Anton AM, Pintea AM, Rugină DO, Sconţa ZM, Hanganu D, Vlase L, et al. Preliminary studies on the chemical characterization and antioxidant capacity of polyphenols from Sambucus SP. Dig J Nanomater Biostructures 2013;8:973-80.  Back to cited text no. 15
Elderberry. Madeleine Mumcuoglu, Daniel Safirman, and Mina Ferne – PDF Free Download. Available from: -and-mina-ferne.html. [Last accessed on 2021 May 03].  Back to cited text no. 16
Zakay-Rones Z, Thom E, Wollan T, Wadstein J. Randomized study of the efficacy and safety of oral elderberry extract in the treatment of influenza A and B virus infections. J Int Med Res 2004;32:132-40.  Back to cited text no. 17
Chiou SY, Sung JM, Huang PW, Lin SD. Antioxidant, antidiabetic, and antihypertensive properties of echinacea purpurea flower extract and caffeic acid derivatives using in vitro models. J Med Food 2017;20:171-9.  Back to cited text no. 18
The Effect of Sambucol, a Black Elderberry-Based, Natural Product, on the Production Of Human Cytokines: I. Inflammatory Cytokines – PubMed. Available from: [Last accessed on 2021 May 03].  Back to cited text no. 19
Hawkins J, Baker C, Cherry L, Dunne E. Black elderberry (Sambucus nigra) supplementation effectively treats upper respiratory symptoms: A meta-analysis of randomized, controlled clinical trials. Complement Ther Med 2019;42:361-5.  Back to cited text no. 20
Barak V, Birkenfeld S, Halperin T, Kalickman I. The effect of herbal remedies on the production of human inflammatory and anti-inflammatory cytokines. Isr Med Assoc J 2002;4:919-22.  Back to cited text no. 21
Badescu M, Badulescu O, Badescu L, Ciocoiu M. Effects of Sambucus nigra and Aronia melanocarpa extracts on immune system disorders within diabetes mellitus. Pharm Biol 2015;53:533-9.  Back to cited text no. 22
Yeşilada E, Ustün O, Sezik E, Takaishi Y, Ono Y, Honda G. Inhibitory effects of Turkish folk remedies on inflammatory cytokines: Interleukin-1alpha, interleukin-1beta and tumor necrosis factor alpha. J Ethnopharmacol 1997;58:59-73.  Back to cited text no. 23
Jose RJ, Manuel A. COVID-19 cytokine storm: The interplay between inflammation and coagulation. Lancet Respir Med 2020;8:e46-7.  Back to cited text no. 24
Tisoncik JR, Korth MJ, Simmons CP, Farrar J, Martin TR, Katze MG. Into the eye of the cytokine storm. Microbiol Mol Biol Rev 2012;76:16-32.  Back to cited text no. 25
Ho GT, Ahmed A, Zou YF, Aslaksen T, Wangensteen H, Barsett H. Structure-activity relationship of immunomodulating pectins from elderberries. Carbohydr Polym 2015;125:314-22.  Back to cited text no. 26
Ho GT, Zou YF, Aslaksen TH, Wangensteen H, Barsett H. Structural characterization of bioactive pectic polysaccharides from elderflowers (Sambuci flos). Carbohydr Polym 2016;135:128-37.  Back to cited text no. 27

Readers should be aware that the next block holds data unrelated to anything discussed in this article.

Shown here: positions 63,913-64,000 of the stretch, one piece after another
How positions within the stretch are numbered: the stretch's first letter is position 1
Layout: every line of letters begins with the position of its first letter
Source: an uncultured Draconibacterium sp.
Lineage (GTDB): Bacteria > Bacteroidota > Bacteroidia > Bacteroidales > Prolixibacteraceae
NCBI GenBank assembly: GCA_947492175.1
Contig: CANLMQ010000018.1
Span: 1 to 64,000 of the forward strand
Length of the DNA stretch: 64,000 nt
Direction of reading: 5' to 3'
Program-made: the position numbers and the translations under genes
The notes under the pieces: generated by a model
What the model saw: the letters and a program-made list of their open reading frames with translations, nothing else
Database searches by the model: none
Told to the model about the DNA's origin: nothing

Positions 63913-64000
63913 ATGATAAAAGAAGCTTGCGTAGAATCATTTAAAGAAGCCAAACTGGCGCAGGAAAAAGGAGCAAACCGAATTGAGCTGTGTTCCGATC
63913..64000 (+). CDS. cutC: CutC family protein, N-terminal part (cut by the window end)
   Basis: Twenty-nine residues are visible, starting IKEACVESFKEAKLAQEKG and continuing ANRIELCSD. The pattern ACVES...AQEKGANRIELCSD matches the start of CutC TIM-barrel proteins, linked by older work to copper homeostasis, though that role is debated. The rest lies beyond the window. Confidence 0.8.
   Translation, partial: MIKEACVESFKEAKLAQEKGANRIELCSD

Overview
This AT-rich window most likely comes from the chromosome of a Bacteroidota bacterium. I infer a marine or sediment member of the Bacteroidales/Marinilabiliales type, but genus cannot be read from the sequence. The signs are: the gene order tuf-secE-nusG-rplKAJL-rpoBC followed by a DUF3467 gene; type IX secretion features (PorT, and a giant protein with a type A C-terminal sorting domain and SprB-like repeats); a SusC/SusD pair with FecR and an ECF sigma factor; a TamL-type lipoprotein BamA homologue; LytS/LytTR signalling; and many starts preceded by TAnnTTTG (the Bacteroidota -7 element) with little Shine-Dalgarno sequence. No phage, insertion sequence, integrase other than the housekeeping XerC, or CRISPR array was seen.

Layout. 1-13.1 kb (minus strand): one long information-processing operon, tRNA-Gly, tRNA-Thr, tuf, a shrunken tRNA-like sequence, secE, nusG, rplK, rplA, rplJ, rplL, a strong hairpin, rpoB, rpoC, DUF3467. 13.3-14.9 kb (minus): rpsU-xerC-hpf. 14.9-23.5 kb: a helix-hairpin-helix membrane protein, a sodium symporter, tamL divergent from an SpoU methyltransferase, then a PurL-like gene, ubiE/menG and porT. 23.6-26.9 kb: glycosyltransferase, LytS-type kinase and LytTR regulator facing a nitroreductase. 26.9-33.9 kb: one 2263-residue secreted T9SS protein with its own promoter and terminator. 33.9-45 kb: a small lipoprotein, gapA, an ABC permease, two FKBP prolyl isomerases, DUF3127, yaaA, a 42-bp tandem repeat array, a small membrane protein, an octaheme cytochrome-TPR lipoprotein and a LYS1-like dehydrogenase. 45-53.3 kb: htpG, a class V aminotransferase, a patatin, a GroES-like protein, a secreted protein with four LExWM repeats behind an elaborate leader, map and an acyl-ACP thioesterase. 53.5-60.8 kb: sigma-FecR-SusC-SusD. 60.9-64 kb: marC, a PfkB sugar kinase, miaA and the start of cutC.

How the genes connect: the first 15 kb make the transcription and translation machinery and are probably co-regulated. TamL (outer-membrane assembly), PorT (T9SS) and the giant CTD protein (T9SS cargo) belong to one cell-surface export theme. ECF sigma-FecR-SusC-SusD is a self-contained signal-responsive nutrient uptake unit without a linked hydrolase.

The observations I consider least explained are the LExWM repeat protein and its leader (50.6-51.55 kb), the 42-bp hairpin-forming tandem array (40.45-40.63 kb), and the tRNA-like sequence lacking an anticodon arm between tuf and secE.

Ho GT, Zou YF, Wangensteen H, Barsett H. RG-I regions from elderflower pectins substituted on GalA are strong immunomodulators. Int J Biol Macromol 2016;92:731-8.  Back to cited text no. 28
Roschek B Jr., Fink RC, McMichael MD, Li D, Alberte RS. Elderberry flavonoids bind to and prevent H1N1 infection in vitro. Phytochemistry 2009;70:1255-61.  Back to cited text no. 29
Weng JR, Lin CS, Lai HC, Lin YP, Wang CY, Tsai YC, et al. Antiviral activity of Sambucus FormosanaNakai ethanol extract and related phenolic acid constituents against human coronavirus NL63. Virus Res 2019;273:197767.  Back to cited text no. 30
Krawitz C, Mraheil MA, Stein M, Imirzalioglu C, Domann E, Pleschka S, et al. Inhibitory activity of a standardized elderberry liquid extract against clinically-relevant human respiratory bacterial pathogens and influenza A and B viruses. BMC Complement Altern Med 2011;11:16.  Back to cited text no. 31
Uncini Manganelli RE, Zaccaro L, Tomei PE. Antiviral activity in vitro of Urtica dioica L., Parietaria diffusa M. et K. and Sambucus nigra L. J Ethnopharmacol 2005;98:323-7.  Back to cited text no. 32
Chen C, Zuckerman DM, Brantley S, Sharpe M, Childress K, Hoiczyk E, et al. Sambucus nigra extracts inhibit infectious bronchitis virus at an early point during replication. BMC Vet Res 2014;10:24.  Back to cited text no. 33
Zakay-Rones Z, Varsano N, Zlotnik M, Manor O, Regev L, Schlesinger M, et al. Inhibition of several strains of influenza virus in vitro and reduction of symptoms by an elderberry extract (Sambucus nigra L.) during an outbreak of influenza B Panama. J Altern Complement Med 1995;1:361-9.  Back to cited text no. 34
Aucoin M, Cooley K, Saunders PR, Carè J, Anheyer D, Medina DN, et al. The effect of Echinacea spp. on the prevention or treatment of COVID-19 and other respiratory tract infections in humans: A rapid review. Adv Integr Med 2020;7:203-17.  Back to cited text no. 35
Wieland LS, Piechotta V, Feinberg T, Ludeman E, Hutton B, Kanji S, et al. Elderberry for prevention and treatment of viral respiratory illnesses: A systematic review. BMC Complement Med Ther 2021;21:112.  Back to cited text no. 36


  [Figure 1], [Figure 2], [Figure 3]


Previous article  Next article
Similar in PUBMED
   Search Pubmed for
   Search in Google Scholar for
 Related articles
Access Statistics
Email Alert *
Add to My List *
* Registration required (free)

  In this article
Immune Response ...
Elderberry and i...
Article Figures

 Article Access Statistics
    PDF Downloaded273    
    Comments [Add]    

Recommend this journal